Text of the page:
Home Improvements to make Before Going Solar
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Written by Jonah Heller
As our planet embarks upon a time of critical importance with respect to the environment and the way humans interact with it, the importance of developing and discovering new alternative energy sources will become increasingly eminent. Whether it's wind, tidal energy, biofuel, geothermal, or any other emerging technology, the source that seems to consistently garner the most attention is one we interact with on a daily basis: solar, energy from the sun.
Possibly due to the fact that we schedule our lives around its rise and set pattern, solar is engrained in our minds to the point that for many people it's the first thought when discussing topics such as sustainability, energy, and the environment.
But solar isn't just on the minds of individuals, large corporations have started to make massive capital investments in solar. Google's recent investment of $280 million in SolarCity will help the solar contractor headquartered in San Mateo, CA to deploy between 7,000 to 9,000 rooftop solar energy systems in the coming years. The move represents Google’s single largest investment in clean power, which in total ($680 million to date) rivals the size of a large green-tech fund or venture capital firm, as well as the Department of Energy.
When asked about Google's intention to make additional investments, Rick Needham, Director of Green Business Operations at Google, stated that, “If we find attractive opportunities that meet our criteria, then we’re willing to make more large-scale investments.” Some of Google's other investments include Shepherds Flat, which will be the world's biggest wind farm, an 845 MW facility currently under construction in Oregon, a solar thermal project in the Mojave Desert, as well as a handful of green-tech startups.
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With so much attention focused on solar and other major news breaking developments, what is often overlooked are the simple, inexpensive, and money saving investments that can be made to improve the energy efficiency of the things we already use. For example, in the United States buildings account for approximately 40% of total energy consumption and produce 40% of our carbon emission, therefore anything we can do to decrease these percentages is money saved.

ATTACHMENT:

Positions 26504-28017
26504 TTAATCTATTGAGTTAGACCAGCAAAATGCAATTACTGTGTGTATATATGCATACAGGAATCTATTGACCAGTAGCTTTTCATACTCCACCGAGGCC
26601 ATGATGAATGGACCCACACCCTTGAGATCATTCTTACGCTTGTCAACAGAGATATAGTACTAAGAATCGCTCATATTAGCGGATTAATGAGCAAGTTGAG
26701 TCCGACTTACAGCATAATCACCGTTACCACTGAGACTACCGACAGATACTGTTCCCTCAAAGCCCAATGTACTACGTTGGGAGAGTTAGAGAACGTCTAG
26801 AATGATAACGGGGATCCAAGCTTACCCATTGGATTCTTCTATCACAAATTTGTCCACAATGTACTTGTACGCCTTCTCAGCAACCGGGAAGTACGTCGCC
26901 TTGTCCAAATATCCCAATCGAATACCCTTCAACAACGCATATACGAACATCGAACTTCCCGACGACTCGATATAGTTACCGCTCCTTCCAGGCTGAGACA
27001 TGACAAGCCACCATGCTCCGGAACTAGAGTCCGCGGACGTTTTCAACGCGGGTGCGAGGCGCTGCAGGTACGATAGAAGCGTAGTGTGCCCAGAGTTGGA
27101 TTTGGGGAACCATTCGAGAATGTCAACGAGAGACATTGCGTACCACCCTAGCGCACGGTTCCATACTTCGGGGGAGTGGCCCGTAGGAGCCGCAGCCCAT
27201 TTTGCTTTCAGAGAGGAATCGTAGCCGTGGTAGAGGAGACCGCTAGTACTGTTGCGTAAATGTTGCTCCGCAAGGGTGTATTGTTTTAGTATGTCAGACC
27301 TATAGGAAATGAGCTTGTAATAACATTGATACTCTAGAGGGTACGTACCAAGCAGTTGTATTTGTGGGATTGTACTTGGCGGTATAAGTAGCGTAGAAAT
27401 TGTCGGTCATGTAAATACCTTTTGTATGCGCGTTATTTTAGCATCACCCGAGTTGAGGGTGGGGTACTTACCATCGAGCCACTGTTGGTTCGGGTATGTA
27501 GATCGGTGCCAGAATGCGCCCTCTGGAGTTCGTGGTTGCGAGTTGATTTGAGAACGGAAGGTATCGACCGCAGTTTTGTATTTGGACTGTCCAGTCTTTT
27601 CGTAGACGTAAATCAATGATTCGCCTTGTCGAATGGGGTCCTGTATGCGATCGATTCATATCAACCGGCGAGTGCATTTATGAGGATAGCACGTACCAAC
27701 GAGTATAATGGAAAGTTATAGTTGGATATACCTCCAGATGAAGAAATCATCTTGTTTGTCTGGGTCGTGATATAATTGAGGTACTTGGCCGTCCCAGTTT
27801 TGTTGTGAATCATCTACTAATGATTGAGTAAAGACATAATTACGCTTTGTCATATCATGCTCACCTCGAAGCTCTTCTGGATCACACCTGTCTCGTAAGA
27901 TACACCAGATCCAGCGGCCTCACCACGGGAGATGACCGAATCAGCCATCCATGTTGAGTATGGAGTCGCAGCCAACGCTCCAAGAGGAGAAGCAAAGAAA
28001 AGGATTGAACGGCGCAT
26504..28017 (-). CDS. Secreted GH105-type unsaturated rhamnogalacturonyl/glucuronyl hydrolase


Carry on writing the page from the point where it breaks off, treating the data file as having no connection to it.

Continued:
In a speech given at a Virginia Home Depot in 2009 President Barack Obama stated that “The simple act of retrofitting these buildings... is one of the fastest, easiest, and cheapest things we can do to put Americans back to work, wile saving money, and reducing harmful emissions.” The President would later go on to say that, “insulation is sexy!”
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But it's not just the president calling for action with respect to energy efficiency across the United States. Other political figures are getting involved as well, Congressman Peter Welch known for his strong leadership position on energy policy has been quoted as saying “we should have the policy of efficiency first”. In fact, one San Francisco based non-profit corporation believes in this message so much that they've taken to calling themselves exactly that, Efficiency First, and are dedicated strictly to the importance of building performance retrofitting.
But perhaps the most compelling argument for investing in energy efficiency can be made by the U.S. Department of Energy who has said that “Over $20 billion dollars of electricity is unusable energy, but billable in the US.”
So what can be done? Well, taking the lead from President Obama we can start with insulation. Walls that lack or have poorly installed insulation are a great opportunity for savings. Because it costs a lot of money to condition the air in our homes (both heating and cooling), when that conditioned air leaks its like money blowing out the window.
Another great place to improve our energy efficiency is in our appliances, and the top three household energy hogs that we all use are the water heater, clothes dryer, and refrigerator/freezer. Older less efficient models can be a huge source of wasted energy, and upgrading to EnergyStar Qualified appliances will typically pay for itself in just a few short years.
But no matter where you start, improving your energy efficiency before going solar can be a very simple, inexpensive, and money saving investment. Then, if you really want to be green, you can take the money saved from efficiency and use it to finance the solar panels you've always dreamed of.
To read additional articles and learn more simple, inexpensive, and money saving tips for your home, follow Jonah Heller at: www.twitter.com/greenjonah